specific structure herein described. without departing from the spirit of the invention.

What is claimed is:

in -a sinuous path over the coil back and forth between the cover and the side opposite, flow divider. plates having turbulence provoking ribs thereon located betweenadjacentsections of the coil, mamfold cover means f tting the box over the inlet andoutlet openings for the fluid to be heated, spring means assooiate d with the mamfold cover means applyingyieldable pressure to the cover .for the box, said manifold cover means having inlet and outletopenings incommunication with the inlet and outlet openings in the core, and impeller means for actuating flow of fluid to be heated, saidimpeller means being located at" theioutlet of. the core to establish negative pr'essure inthe core, said impeller means .being supported'upon the manifold cover means.

2. An' auto heater comprising a tube having a width substantially greater than its thickness and of sinuous form providing a sinuous coil for heatsupport the recurvities of the sinuous coil, said ing fluid, a box having outward bulges in a pair.

of opposite sides that conform to and receive and box having a removable-side normal to the sides which support the sinuous coil whereby the coil may be inserted in the box by movement transverse to the length of the coil passes, means providing inlet and outlet openings in the box, and bulges in the removable side and the side opposite the removable side communicating with the spaces between the coil passes for directing fluid-to be heated from the inlet opening to the outlet opening in a sinuous path over the coil back and forth between the removable side and a a cover for said opening and forming a side of the box, means providing inlet and outlet openings in'the box, bulges in the cover and the side opposite the cover communicating with the spaces between the coil passes for directing fluid to be heated from the inlet opening to the Outlet opening in a sinuous path over the coil back and forth between the cover and the side opposite, and manifold cover means fitting the box over the inlet and outlet openings for the fluid to be heated.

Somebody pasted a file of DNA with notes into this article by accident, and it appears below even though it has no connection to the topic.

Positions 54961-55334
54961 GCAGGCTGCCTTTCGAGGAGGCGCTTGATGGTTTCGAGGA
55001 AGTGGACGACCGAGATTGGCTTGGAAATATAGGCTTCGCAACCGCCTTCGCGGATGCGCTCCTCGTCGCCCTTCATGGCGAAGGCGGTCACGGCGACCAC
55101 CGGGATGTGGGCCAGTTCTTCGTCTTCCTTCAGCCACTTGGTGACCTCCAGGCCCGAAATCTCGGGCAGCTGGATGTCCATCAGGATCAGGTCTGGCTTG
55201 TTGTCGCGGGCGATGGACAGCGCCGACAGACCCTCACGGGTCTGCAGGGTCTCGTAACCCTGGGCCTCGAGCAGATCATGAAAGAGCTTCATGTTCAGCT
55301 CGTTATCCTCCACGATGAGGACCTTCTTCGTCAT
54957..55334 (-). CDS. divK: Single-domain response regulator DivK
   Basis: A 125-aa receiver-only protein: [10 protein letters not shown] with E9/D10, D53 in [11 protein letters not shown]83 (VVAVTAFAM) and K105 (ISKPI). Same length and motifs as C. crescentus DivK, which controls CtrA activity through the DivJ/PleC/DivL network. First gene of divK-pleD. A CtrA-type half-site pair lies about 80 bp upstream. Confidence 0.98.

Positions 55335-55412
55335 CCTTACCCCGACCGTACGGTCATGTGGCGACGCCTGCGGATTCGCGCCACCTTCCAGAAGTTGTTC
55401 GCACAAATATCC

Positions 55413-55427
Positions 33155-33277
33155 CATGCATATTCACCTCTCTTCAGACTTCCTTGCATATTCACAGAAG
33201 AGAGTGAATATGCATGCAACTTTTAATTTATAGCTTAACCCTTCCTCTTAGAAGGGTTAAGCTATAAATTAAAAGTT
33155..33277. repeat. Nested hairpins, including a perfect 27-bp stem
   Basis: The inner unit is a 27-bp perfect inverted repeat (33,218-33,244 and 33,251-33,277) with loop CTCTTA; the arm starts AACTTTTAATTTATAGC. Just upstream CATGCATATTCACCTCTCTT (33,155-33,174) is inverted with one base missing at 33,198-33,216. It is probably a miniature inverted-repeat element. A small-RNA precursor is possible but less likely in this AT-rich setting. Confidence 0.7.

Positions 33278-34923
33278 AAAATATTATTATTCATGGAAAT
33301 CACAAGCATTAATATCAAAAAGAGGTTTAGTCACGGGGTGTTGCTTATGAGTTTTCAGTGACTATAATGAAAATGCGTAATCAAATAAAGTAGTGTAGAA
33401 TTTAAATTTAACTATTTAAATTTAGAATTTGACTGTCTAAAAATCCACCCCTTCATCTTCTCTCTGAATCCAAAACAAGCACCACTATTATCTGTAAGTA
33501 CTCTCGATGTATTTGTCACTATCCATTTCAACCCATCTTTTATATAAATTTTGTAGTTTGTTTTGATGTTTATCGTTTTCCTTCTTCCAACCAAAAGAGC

4. An auto heater comprising a tube having a width substantially greater than its thickness and of sinuous form providing a sinuous coil for heating fluid, a box having outward bulges in a pair of opposite sides that conformto and receive and support the recurvities of the sinuous coil, said box having a removable side normal to the sides which support the sinuous coil whereby the coil may be inserted in the box by movement transverse to the length of the coil passes, means providing inlet and outlet openings in the box, and bulges in the removable side and the side opposite the removable side communicating with the spaces between the coil passes for directing fluid to be heated from the inlet opening to the outlet opening in a sinuous path over the coil back and forth between the movable side and the side opposite, and impeller means for actuating flow of fluid to be heated.

5. An auto heater comprising a tube having a width substantially greater than its thickness and of sinuous form providing a sinuous coil for heating fluid, a box having outward bulges in a pair of opposite sides that conform to and'receive and support the recurvities of the sinuous coil, said box having a movable side normal to the sides which support the sinuous coil whereby the coil may be inserted in the box by movement transverse to the length of the coil passes, means providing inlet and outlet openings in the box, bulges in the movable side and the side opposite the movable side communicating with the spaces between the coil passes for directing fluid to be heated from the inlet opening to the outlet opening in a sinuous path over the coil back and forth between the movable side and the side opposite,